Working Paper No. 173
Matthieu Bussiere, Georgios Chortareas and Rebecca L Driver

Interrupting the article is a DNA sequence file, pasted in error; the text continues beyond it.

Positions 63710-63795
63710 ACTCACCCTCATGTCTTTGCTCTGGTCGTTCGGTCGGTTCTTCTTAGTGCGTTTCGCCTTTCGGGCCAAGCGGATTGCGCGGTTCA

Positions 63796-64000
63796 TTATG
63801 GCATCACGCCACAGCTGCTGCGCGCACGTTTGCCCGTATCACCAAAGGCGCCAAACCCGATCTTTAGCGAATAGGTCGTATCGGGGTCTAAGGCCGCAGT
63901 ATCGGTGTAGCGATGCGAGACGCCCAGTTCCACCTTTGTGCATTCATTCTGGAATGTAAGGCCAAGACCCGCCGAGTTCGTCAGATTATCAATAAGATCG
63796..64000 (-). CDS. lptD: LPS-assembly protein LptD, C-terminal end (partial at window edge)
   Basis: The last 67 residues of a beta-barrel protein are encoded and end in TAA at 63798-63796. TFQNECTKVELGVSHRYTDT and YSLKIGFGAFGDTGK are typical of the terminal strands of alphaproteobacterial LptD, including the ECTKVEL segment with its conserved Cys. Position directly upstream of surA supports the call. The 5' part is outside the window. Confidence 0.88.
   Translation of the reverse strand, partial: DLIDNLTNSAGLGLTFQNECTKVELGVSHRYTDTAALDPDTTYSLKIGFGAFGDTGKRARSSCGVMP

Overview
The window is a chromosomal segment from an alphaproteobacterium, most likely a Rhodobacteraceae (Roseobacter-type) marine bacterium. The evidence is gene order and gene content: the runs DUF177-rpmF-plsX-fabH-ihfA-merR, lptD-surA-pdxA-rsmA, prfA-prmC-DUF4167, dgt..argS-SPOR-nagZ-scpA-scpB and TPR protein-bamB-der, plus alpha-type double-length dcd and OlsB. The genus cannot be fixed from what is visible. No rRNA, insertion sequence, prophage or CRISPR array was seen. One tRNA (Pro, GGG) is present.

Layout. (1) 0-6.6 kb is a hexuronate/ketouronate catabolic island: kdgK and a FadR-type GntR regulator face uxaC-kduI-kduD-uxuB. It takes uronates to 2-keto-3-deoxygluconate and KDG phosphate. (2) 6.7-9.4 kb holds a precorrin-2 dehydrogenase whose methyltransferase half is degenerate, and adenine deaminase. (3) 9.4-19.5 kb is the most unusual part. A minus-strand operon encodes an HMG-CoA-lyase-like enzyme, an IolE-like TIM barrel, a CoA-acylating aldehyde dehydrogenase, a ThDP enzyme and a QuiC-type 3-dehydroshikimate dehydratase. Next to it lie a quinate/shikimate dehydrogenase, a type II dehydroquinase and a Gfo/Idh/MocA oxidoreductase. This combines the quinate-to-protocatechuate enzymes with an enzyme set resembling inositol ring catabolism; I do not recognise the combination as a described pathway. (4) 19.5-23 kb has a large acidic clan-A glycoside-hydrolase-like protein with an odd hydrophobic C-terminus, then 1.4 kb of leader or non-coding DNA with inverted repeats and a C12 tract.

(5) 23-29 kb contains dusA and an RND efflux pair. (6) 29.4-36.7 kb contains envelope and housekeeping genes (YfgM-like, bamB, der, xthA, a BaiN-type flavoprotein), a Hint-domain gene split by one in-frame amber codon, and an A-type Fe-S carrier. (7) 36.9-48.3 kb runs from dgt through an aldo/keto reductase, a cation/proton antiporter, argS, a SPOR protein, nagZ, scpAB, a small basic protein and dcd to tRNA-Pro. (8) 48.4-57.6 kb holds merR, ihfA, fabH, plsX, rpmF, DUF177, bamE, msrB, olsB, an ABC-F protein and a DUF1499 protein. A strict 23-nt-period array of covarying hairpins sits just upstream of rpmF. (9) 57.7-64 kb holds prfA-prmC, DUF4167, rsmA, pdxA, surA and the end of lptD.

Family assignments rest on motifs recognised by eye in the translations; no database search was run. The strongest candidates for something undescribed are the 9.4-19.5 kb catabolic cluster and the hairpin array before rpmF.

Intertemporal models of the current account suggest that temporary income shocks are fully reflected in a country’s net foreign asset position, so that agents invest abroad any savings generated by a positive income shock. On the other hand, a stylised fact in international economics is that there is a disproportionately large share of domestic assets in investors’ portfolios. If investment risk is high and diminishing returns are weak, then savings from temporary income shocks may, in fact, be invested according to the existing portfolio composition. This implies that any bias in portfolios persists after a temporary shock. We estimate a model that explicitly allows for the possibility that the impact of initial portfolio allocation, proxied using net foreign assets, may differ, depending on whether shocks are permanent or temporary. Our results, from a panel of 18 OECD countries, suggest that initial portfolio allocation affects current account behaviour following temporary, but not permanent, shocks. These results are therefore compatible with the ‘new rule’.